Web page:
Beauty is as close to terror as we can well endure. -Rainer Maria Rilke

  14. #13

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    Some other ES-250 players,

    Herb Ellis, Carl Kress, T'Bone Walker had 2 of them, also Jack Hotop of the Joe Mooney quartet









  15. #14

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    You can see Tal playing that guitar here:


    London Jazz Guitar Society:
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  16. #15

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    Cunamara is correct. I remember from reading, too, that Farlow changed the scale of his guitar by swapping fretboards and losing the first fret, adding the distance at the other end. This changed the fret/body joint to the 16th fret from the 14th fret. With Farlow's large hands this system gave him access to unbelievable intervals on the fretboard.

    This would be easily playable by Farlow on his ES-250:
    Young Tal Farlow with a ES 150 Charlie Christian like guitar-farlow-chord-jpg

  17. #16

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    Quote Originally Posted by David B View Post
    You can see Tal playing that guitar here:

    It doesn't look like Tal's guitar is plugged in.
    - Lawson
    "Whenever you come near the human race, there's layers and layers of nonsense." - Thornton Wilder, Our Town

  18. #17

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    T-Bone Walker did not have two ES-250s. The second picture shows T-Bone with a L7 (a later model) or a ES-300 with a Charlie Christian pickup. As most of you know the ES-250 was only made for 2 years and never had split parallelogram inlay.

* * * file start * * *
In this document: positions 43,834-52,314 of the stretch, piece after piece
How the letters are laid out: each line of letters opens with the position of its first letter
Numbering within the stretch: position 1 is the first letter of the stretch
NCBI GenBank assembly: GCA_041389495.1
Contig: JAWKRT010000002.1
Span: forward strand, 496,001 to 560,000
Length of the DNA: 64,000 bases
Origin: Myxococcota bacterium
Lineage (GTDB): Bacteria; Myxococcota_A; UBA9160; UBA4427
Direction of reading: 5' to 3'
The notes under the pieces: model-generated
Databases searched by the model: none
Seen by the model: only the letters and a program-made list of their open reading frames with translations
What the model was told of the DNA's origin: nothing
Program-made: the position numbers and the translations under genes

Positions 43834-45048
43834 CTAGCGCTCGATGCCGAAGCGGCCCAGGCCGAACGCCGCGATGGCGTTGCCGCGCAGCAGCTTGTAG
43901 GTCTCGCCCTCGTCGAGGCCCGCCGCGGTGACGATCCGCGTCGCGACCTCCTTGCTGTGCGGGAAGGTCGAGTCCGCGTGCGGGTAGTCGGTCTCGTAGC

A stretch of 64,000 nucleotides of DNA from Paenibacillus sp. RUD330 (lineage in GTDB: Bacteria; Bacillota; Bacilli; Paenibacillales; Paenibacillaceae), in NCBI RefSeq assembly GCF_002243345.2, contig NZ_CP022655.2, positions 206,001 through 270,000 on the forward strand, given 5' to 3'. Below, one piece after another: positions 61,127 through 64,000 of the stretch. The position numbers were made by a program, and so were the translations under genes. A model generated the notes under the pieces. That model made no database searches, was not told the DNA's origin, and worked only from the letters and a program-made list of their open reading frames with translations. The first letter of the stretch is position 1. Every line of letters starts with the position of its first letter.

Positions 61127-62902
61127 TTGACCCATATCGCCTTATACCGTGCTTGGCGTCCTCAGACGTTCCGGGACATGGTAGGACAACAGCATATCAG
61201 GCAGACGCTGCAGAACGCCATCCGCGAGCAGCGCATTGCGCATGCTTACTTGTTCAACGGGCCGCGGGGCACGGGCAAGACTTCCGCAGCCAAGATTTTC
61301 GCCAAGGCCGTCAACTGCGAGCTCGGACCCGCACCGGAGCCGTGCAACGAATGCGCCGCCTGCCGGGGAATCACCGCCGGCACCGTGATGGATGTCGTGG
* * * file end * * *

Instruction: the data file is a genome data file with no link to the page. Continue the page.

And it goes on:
19. #18

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    Quote Originally Posted by Jersey Bill View Post
    T-Bone Walker did not have two ES-250s. The second picture shows T-Bone with a L7 (a later model) or a ES-300 with a Charlie Christian pickup. As most of you know the ES-250 was only made for 2 years and never had split parallelogram inlay.
    it's true that the 250's official original run was about 12 months or so, late '39-late '40, but there were leftover bodies paired w/newer L-7 type necks sold after the war. I've seen several, including one @ Gruhn's a few yrs ago, though that one had a P-90.
    the guitar T-Bone is playing in the second pic is a circa 1947 model as it has the slanted script logo and period tuners.
    but if you look carefully you'll also see it has a 250 pickup w/individual blades and a multi bound guard, something the L-7 and ES-300 did not have.
    I don't know if it's a real '250' or custom guitar but I think it's open to debate.

  20. #19

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    Young Tal Farlow with a ES 150 Charlie Christian like guitar-24672517_1_l-jpg

  21. #20

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    Quote Originally Posted by lawson-stone View Post
    It doesn't look like Tal's guitar is plugged in.
    Well, the movies and playback... Also the drummer jumps to dance in about 2:33 and You still hear the rhythm, the snare crescendos and all.

    Nice to see a bongo quartet with Ann Miller! I have always admired the Elvis's bongo patrol in Viva Las Vegas.


  22. #21

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    Quote Originally Posted by David B View Post
    You can see Tal playing that guitar here:

    Who's looking at Tal playing guitar? Those legs, man. It may be 2016 but those 1951 legs still give me a heart attack.